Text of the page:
Six Flags Syndrome: Price Discrimination In Plea Bargaining
posted by Dan Filler
Price discrimination occurs when any seller charges two different buyers a different price for the same product. Coupons are one obvious method of price discrimination. Airline advance purchase requirements are another. The term sounds ugly, but it’s basic marketing. One major area of price discrimination occurs between sophisticated and unsophisticated consumers. Uninformed car buyers often pay more for their autos than those who arrive with the newest pricing data from Edmunds. And while many web buyers routinely pay full price, others of us consult Coupon Cabin, Mom’s View, or XP Bargains before ordering online. We don’t do anything special for the discount; we just know enough to check for coupons.
In a blunt admission of price discrimination based on consumer sophistication, Six Flags’ VP for ticketing, Steve Brown, stated) “any guest paying full pirce at our parks is probably not doing their homework.”
Perhaps all is fair in love and sales, but what about plea bargaining? Would we feel OK if US Attorney Patrick Fitzgerald announced that “anyone pleading to ten years on a marijuana charge probably didn’t do his homework”? As a public defender, I often discovered that a DA’s “best” offer wasn’t on the table initially. I had to request it. Sometimes I provided good reasons for a better deal – I cast the client in a new light, for example, or discussed an extenuating circumstance. But often I simply scrunched up my face and said “come on, you can do better than that”…and he or she would serve up a better offer. I understood the game; as a public defender, I played it every single day.
But it turns out that clients – and more importantly lawyers – are often surprisingly unsophisticated in the negotiation process and will not demand the best posible offer. I’m reminded of a friend who was handling his first serious felony. His client faced a mandatory 6 year bid for the gunpoint robbery, but the DA was offering 10 years. My friend planned to ask for seven years. After we talked, I explained that in my jurisdiction (we were in different states), a first time offender facing these charges would usually receive the mandatory minimum. I encouraged him to ask for six years. And that’s exactly what his client got. But if he’d asked for seven years – his initial plan – the client would have served an extra year.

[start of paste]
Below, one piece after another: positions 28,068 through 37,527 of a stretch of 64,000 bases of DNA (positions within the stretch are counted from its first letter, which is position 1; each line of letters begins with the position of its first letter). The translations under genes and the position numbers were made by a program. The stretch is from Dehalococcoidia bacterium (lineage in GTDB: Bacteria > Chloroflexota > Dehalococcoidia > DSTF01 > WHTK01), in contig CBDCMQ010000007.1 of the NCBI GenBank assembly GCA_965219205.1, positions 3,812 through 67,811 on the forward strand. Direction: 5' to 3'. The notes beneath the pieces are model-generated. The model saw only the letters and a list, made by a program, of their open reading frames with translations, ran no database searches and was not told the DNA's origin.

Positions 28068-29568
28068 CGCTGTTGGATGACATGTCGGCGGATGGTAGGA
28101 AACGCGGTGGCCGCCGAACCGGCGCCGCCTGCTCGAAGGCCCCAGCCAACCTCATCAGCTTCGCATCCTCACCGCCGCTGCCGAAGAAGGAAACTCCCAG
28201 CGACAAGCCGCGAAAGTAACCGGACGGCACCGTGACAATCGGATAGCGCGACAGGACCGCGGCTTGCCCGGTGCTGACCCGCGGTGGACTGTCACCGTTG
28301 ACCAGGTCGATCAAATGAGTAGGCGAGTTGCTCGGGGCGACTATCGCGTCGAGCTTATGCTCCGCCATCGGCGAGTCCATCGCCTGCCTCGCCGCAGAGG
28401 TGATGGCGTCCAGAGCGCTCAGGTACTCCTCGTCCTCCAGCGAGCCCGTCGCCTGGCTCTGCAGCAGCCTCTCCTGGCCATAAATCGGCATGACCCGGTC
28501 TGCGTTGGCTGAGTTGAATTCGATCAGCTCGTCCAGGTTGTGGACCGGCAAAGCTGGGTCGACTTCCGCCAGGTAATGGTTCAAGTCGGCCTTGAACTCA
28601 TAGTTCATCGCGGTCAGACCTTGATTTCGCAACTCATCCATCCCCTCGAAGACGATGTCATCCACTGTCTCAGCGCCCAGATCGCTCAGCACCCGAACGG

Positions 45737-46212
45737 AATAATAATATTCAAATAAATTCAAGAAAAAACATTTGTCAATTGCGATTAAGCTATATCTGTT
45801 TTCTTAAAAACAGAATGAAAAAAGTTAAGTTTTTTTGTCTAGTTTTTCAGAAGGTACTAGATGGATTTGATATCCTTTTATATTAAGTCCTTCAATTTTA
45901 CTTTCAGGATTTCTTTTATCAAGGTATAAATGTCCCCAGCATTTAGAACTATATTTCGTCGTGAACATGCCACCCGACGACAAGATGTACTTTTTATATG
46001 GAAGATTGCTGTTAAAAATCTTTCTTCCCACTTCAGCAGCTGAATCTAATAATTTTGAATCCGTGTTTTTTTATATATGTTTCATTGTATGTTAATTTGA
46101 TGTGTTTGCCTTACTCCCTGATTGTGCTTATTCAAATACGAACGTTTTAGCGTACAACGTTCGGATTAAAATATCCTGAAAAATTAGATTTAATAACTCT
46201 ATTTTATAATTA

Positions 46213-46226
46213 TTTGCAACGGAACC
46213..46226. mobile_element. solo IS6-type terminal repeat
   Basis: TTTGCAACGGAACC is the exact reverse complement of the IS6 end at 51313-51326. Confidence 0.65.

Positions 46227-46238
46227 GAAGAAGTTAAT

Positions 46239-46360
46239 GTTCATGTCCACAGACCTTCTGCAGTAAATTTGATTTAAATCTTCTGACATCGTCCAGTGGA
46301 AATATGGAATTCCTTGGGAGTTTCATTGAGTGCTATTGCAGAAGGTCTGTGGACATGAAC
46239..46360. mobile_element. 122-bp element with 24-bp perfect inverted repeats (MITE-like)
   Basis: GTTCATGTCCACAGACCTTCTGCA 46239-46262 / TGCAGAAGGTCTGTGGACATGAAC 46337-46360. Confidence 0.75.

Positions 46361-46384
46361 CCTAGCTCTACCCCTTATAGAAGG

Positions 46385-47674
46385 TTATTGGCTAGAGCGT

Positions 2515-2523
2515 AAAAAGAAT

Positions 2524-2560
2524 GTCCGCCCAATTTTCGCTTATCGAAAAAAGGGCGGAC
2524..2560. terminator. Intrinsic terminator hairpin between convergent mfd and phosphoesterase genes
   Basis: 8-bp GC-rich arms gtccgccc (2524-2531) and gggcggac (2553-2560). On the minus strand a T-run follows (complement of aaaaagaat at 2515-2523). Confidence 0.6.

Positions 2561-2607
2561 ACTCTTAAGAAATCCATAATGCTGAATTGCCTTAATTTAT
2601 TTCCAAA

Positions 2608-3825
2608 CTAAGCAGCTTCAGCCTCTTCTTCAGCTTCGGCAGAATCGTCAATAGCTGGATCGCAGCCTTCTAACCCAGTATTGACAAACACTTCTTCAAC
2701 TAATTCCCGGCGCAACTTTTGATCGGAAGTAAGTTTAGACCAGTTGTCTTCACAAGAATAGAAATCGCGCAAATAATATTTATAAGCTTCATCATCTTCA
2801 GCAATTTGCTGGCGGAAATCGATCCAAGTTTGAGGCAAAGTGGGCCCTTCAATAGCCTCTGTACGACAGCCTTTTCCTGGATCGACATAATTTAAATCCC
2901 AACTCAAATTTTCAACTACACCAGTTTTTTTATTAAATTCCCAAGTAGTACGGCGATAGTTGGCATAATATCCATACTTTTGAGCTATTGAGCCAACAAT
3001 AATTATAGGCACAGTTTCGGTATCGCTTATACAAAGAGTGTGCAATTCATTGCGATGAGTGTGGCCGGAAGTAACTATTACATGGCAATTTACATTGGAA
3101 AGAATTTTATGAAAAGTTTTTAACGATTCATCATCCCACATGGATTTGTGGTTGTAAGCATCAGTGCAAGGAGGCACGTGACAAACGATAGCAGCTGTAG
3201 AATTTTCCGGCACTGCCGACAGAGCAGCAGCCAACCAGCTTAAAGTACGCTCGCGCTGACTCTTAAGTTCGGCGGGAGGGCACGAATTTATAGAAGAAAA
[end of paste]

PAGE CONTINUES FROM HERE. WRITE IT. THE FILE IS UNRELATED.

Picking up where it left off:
So should prosecutors “take advantage” of unsophisticated opponents by jacking up offers?
Intuitively, it seems to me that it is unfair and inappropriate for a person to serve extra time in prison simply because his or her attorney didn’t realize he or she could get a better deal just by asking. My instinct is that DA’s should offer the minimum sentence they consider fair, in light of the charges, the costs of proceeding, and the strength of the case. That doesn’t mean they shouldn’t be open to lowering their offer. But the offer shouldn’t drop simply because a lawyer bothers to ask. Instead, prosecutors should soften their offers if they receive new information about the crime, the defendant, or the evidence.
As is probably obvious, there are serious limits to my analysis. No matter how much people like me squawk, DA’s will base offers, at least in part, on the quality of defense counsel. When a DA confronts a top defense lawyer, the “price” of settlement will probably drop. It is clearly more efficient for the DA to attempt to engineer a deal in these cases, even if the defendant gets a shorter sentence solely because he or she hired a great attorney. But is efficiency is enough to justify this disparate treatment based on lawyer quality? And is there a difference between making a higher (but non-negotiable) offer to a lousy trial lawyer and making a higher offer to an unsophisticated lawyer, knowing full well you’d improve the deal if the lawyer bothered to press you?
Maybe, at the end of the day, all we have is a prosecutor’s eithical duty to seek justice. Can others think of a rules – aspirational, even if not enforceable – that could help avoid what we might call Six Flags Syndrome: defendants taking worse deals because their lawyers didn’t bother to seek out a better pirce?